Wednesday, March 25, 2015

More Signs of Life in Eurozone (excerpt)

The Eurozone’s economic indicators have perked up in recent months. The region’s flash Composite Output PMI rose to 54.1 during March, the best reading since May 2011. That’s mostly attributable to the success of ECB President Mario Draghi in dragging the euro down, which may be starting to boost Eurozone exports. He continues to do whatever it takes to hold the Eurozone together and talk the euro down.

On Monday, Draghi strongly reiterated that the ECB’s mandate is to boost inflation. In testimony before the European Parliament, he said that the central bank’s QE bond-buying program, which started earlier this month, is likely to continue for at least another 18 months until inflation stabilizes convincingly around 2%. Let’s review some of the recent Eurozone economic indicators:

(1) Orders. Manufacturing orders fell 3.2% during January in Spain, and have remained fairly flat and depressed since mid-2012. Eurozone orders show more of a recovery over this period, led by Germany.

(2) Production. The upturn in Eurozone orders has yet to be convincingly reflected in the region’s industrial production, which is up just 2.4% from the most recent low during November 2012 through January 2015. Here’s the performance derby for the major economies over this period: Germany (5.0%), Spain (2.9), France (0.9), and Italy (-1.6).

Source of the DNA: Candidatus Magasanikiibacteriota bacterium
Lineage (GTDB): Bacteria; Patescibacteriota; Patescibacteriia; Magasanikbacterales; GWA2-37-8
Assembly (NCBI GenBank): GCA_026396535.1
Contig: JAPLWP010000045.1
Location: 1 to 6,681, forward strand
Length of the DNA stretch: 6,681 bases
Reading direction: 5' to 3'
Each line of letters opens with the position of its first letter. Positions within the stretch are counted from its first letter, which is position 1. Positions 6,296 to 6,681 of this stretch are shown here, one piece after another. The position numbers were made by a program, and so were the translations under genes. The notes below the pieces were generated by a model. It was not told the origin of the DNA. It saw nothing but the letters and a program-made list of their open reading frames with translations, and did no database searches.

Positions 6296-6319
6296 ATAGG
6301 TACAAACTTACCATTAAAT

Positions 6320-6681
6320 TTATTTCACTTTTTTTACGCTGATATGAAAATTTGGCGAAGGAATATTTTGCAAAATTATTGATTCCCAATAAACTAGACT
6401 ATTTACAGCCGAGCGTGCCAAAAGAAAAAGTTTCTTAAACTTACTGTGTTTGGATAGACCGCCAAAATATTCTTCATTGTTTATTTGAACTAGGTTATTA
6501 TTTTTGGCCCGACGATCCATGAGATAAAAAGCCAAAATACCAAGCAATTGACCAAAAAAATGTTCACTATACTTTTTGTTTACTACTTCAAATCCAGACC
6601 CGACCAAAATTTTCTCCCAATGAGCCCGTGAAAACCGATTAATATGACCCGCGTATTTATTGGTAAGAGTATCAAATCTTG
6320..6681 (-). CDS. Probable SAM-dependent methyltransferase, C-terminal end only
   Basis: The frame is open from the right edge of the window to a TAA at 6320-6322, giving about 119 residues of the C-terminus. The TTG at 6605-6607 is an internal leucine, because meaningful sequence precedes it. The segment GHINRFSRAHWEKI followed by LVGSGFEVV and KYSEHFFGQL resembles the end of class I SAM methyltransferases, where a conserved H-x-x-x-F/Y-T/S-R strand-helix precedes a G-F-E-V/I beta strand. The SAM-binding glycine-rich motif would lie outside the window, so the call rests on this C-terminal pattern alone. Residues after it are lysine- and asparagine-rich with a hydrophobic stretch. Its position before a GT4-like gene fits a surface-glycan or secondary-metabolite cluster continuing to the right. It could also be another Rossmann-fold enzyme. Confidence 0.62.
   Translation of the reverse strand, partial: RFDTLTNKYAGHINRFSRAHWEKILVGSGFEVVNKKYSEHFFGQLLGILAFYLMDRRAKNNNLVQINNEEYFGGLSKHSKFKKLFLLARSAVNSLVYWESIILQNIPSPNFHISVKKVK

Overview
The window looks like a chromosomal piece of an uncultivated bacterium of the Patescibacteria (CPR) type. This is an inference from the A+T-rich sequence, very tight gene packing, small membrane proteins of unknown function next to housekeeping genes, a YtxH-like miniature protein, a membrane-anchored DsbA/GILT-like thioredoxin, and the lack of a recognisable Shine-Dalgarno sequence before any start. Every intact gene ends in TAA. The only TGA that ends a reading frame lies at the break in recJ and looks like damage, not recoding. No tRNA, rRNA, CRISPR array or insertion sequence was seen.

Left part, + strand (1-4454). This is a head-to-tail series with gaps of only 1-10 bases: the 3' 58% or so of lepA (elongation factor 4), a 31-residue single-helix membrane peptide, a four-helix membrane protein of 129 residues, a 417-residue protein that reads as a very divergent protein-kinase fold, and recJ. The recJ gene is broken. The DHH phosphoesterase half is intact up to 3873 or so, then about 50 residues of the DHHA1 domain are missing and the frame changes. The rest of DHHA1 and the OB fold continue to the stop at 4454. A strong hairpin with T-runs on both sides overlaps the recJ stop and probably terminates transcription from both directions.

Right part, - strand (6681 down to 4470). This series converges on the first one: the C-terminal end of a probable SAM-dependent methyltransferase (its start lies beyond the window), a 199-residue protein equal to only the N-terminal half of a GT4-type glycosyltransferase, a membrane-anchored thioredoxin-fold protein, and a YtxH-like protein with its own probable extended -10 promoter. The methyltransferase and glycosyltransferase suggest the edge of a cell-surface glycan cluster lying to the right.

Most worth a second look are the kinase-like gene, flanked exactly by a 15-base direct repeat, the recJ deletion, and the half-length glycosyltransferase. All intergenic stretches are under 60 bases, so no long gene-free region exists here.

(3) Real GDP. Real GDP in the Eurozone rose 1.3% saar during Q4-2014. Here’s the performance derby for the major economies of the region from highest to lowest: Germany (2.8%), Spain (2.7), France (0.3), and Italy (-0.1).

Today's Morning Briefing: History Repeats Itself. (1) Madrid & Seville. (2) Anti-austerity protestors. (3) Hispania’s religious wars. (4) Ferdinand & Isabella and Columbus. (5) Are the Crusades making a comeback? (6) ISIS following a bloody millenarian script. (7) ISIS jihadists vs. Iran’s mullahs: Dueling apocalyptic visions. (8) Andalusian vote. (9) Rajoy’s challenge. (10) Draghi’s latest whatever-it-takes pledge. (11) Looking up in the Eurozone. (More for subscribers.)

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